Donald Lambro

But his trip to Newport News, Va., to highlight the impact the sequester will have on its shipbuilding economy; will not alleviate our fiscal troubles one iota. It won't create a single job or cut one dollar from a swollen, out of control, unsustainable budget.

"This is not time for a roadshow president," House Majority Whip Kevin McCarthy lectured Obama at a news conference Monday with other Republican leaders. "This is a time to look for someone who will lead and work with us, because we're willing to work with them to solve America's problems."

The president could have just as easily climbed into his limo for a short drive up to Capitol Hill to suggest that in a government this size, that spends this much money, surely we can easily identify a piddling $85 billion in real budget cuts. I mean, this isn't brain surgery.

Obama maintains the Republicans in the House are the obstacle to any solution to the present impasse. In fact, it is Obama's unreasonable and stubborn insistence that any budget deal must come with tax increases.

He and his party, and their pals in the news media, say the Republicans in Congress are the ones holding up any attempt to avert the budget cuts in order to prevent further tax increases on the rich.

But the GOP's opposition to higher taxes is not about protecting the wealthy, it's about strengthening the U.S. economy which is over- taxed, over-regulated, and under-capitalized.

The president doesn't talk much about our persistently weak, jobless economy, and with good reason. Nearing the end of his first four years in office, the Department of Commerce reported that the economy stopped growing in the last three months of 2012. In fact, the nation's gross domestic product (GDP) actually shrank.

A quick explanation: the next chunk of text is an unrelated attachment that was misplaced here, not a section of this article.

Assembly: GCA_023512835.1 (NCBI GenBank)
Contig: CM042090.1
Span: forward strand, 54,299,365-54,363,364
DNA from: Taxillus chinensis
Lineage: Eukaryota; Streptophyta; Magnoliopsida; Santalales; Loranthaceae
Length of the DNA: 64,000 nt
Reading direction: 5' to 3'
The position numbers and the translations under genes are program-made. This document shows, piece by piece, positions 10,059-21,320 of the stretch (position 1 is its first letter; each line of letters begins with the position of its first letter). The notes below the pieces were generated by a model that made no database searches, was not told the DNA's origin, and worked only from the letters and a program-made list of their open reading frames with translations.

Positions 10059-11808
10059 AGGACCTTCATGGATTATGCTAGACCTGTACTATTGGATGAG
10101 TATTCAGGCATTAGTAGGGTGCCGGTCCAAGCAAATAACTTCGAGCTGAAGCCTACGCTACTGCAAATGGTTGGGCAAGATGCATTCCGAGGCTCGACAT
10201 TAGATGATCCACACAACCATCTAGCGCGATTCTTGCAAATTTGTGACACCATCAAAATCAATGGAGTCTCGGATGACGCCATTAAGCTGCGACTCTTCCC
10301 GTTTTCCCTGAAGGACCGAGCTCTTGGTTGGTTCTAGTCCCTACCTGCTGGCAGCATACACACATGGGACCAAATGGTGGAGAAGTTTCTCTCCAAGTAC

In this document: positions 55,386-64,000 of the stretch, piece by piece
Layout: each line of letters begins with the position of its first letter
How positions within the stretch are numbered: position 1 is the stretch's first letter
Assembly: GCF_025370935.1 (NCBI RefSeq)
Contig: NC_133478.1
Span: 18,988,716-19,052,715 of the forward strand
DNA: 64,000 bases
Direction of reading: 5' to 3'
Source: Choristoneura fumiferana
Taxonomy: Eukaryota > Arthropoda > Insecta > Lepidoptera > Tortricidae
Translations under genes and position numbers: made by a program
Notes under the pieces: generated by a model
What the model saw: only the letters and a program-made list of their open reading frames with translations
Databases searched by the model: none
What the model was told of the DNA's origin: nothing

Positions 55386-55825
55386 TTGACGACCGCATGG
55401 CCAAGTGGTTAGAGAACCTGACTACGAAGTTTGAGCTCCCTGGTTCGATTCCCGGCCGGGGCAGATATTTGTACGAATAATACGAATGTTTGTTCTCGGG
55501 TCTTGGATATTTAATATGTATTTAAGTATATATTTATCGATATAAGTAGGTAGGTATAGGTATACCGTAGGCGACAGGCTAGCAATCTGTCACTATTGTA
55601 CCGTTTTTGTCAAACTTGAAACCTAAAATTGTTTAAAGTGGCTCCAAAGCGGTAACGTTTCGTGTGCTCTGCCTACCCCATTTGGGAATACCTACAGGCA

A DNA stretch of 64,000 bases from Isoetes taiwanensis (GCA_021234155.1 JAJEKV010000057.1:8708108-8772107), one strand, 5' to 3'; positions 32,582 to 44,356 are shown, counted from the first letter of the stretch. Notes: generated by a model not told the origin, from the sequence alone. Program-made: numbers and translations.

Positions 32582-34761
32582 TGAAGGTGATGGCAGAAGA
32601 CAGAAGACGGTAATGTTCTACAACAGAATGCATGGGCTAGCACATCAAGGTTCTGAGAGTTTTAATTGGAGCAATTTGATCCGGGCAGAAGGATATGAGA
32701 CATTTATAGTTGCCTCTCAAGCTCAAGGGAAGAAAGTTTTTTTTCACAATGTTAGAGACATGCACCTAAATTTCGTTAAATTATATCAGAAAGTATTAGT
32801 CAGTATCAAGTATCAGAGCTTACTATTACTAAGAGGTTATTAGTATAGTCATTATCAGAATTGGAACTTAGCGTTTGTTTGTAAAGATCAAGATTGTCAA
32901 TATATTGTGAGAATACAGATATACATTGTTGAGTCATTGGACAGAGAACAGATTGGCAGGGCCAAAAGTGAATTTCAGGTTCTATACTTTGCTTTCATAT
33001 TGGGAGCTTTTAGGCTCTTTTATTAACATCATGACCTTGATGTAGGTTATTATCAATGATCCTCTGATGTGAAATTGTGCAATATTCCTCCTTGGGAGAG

Unemployment is nearly 8 percent and the nonpartisan Congressional Budget Office reported just this month that economic growth will remain weak and the jobless rate will hover about where it is now for the rest of the year.

Obama and his economic advisers live in a hermetically sealed world of their own making where raising taxes on income and investments is irrelevant to the economy's ill-health.

Since the Great Depression, the average length of any recession has been about two years. Obama's weak, sub-par, chronically sluggish economy is entering its fifth year of misery. It should by now be abundantly clear that his big spending, tax hike policies (both real and threatened) and have not worked and aren't going to work.

With far fewer Americans finding full time jobs and thus paying no income taxes, budget deficits have skyrocketed under his presidency. This will be the fifth year when the Obama deficit will still be within the $1 trillion range.

He seems impervious to the ugly reality that taxing ever more capital out of the economy will only weaken it further, worsen the job market and turn the American dream into an unreachable goal for millions of our fellow citizens.

"Instead, he campaigns across the country, painting the dire consequences sequestration will impose if new [tax] revenues are not raised, as he proposes, by limiting tax deductions benefiting the wealthy,” writes University of Maryland business economist Peter Morici.

Republicans have wrongly given him $600 billion in new taxes in the hope that would satisfy him, but now he wants even higher tax rates as the price of signing a new budget deal.

House Republicans have proposed giving the Obama administration more flexibility in implementing the budget cuts and where they will fall, but he isn't buying into that.

He prefers playing the hand he has: blaming the GOP for whatever happens next, and remaining an impassive bystander who no longer takes responsibility for the office he holds.


Donald Lambro

Donald Lambro is chief political correspondent for The Washington Times.